Shrimpers established the industry in the 1990s, but it’s only in the last four years that business has blossomed. This year, they expect growth to continue as they plunge more of their own capital and revenue from future sales into expanding production.
By far the largest producer, Lamar is responsible for roughly 80% of the shrimp exports, employing around 10,000 workers. Just west of where foreign drillers first discovered oil in Venezuela in 1914, hundreds of Lamar employees are constructing massive rectangular ponds that they expect will increase production to almost double.
“Our business was never tied to oil activity, it was always an exporting business,” said Oscar Uribarri, the company’s general plant manager. He said the economic crisis has “opened the eyes” of many entrepreneurs to discover the exporting formula. Also, dollarization has stabilized costs, allowing them to expand their investment.
To be clear, oil hasn’t totally disappeared from Maracaibo. Companies are still pumping around 160,000 barrels a day. And the region — which stretches along the Venezuelan-Colombian border — is scarred by the environmental catastrophe the industry has left behind.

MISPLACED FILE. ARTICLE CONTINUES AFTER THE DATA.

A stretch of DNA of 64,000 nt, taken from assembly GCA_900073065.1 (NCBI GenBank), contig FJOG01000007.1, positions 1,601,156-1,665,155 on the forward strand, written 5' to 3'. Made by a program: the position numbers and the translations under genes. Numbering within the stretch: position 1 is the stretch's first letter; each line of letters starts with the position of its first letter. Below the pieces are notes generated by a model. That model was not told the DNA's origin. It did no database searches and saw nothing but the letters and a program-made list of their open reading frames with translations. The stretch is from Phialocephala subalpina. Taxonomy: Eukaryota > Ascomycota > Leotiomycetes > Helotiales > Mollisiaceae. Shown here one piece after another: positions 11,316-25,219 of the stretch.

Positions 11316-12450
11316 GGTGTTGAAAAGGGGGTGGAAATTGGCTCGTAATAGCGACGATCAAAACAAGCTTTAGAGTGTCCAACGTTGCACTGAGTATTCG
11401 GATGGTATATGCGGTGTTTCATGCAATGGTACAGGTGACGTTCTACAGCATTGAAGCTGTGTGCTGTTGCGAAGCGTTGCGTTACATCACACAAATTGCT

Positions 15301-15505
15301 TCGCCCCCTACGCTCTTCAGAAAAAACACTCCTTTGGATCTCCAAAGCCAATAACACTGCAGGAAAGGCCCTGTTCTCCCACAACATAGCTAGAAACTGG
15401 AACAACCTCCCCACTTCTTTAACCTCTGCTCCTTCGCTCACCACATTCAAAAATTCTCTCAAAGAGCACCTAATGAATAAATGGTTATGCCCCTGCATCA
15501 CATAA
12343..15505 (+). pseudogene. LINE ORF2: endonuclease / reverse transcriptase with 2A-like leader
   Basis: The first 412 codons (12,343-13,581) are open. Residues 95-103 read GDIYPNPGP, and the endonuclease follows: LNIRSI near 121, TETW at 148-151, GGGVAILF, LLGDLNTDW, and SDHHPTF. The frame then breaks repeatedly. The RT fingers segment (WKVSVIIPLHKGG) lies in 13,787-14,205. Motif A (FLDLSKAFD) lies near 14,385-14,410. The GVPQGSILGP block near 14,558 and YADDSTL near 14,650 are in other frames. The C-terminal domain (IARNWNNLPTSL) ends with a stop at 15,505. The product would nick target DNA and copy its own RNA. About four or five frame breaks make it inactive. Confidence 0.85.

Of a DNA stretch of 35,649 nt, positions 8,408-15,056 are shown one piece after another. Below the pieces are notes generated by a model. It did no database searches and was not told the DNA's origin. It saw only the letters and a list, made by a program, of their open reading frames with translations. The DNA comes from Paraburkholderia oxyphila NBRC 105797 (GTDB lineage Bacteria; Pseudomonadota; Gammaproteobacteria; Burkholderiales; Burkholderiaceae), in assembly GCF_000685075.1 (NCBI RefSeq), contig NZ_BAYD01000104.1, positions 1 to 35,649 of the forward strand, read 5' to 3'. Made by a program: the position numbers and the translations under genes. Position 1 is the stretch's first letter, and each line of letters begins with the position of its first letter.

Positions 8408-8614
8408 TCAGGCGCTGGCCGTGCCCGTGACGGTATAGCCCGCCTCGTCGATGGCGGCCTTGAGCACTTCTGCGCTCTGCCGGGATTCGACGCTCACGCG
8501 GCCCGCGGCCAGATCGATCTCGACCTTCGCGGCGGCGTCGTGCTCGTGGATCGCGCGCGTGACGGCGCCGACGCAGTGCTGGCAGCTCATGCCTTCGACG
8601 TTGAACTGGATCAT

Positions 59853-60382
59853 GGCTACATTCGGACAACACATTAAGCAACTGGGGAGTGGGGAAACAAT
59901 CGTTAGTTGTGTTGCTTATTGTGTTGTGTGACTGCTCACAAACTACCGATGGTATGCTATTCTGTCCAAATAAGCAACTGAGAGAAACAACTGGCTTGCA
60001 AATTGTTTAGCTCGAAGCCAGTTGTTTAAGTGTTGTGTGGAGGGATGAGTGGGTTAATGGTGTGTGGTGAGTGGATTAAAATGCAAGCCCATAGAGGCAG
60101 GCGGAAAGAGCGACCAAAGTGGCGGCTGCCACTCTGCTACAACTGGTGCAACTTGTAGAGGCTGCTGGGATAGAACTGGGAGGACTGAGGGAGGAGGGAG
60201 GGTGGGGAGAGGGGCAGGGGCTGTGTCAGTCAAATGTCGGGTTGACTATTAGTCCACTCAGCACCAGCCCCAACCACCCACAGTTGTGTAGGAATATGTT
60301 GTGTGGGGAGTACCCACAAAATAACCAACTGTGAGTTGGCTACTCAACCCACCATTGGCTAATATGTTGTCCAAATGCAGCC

It’s for that reason the shrimp industry emphasizes the steps it takes to follow strict international standards on hygiene and quality, treating waters with probiotics, re-circulating them, and constantly testing it to make sure the conditions remain optimum. No antibiotics are used.
“It’s all about quality. As long as our product continues to enter international markets, we are going to keep growing,” said Cesar Labarca, plant manager of another producer, Confremarca.
The company last year opened a new processing plant, one of the largest in Latin America, with capacity to process roughly 450,000 pounds of shrimp a day, using modern machinery.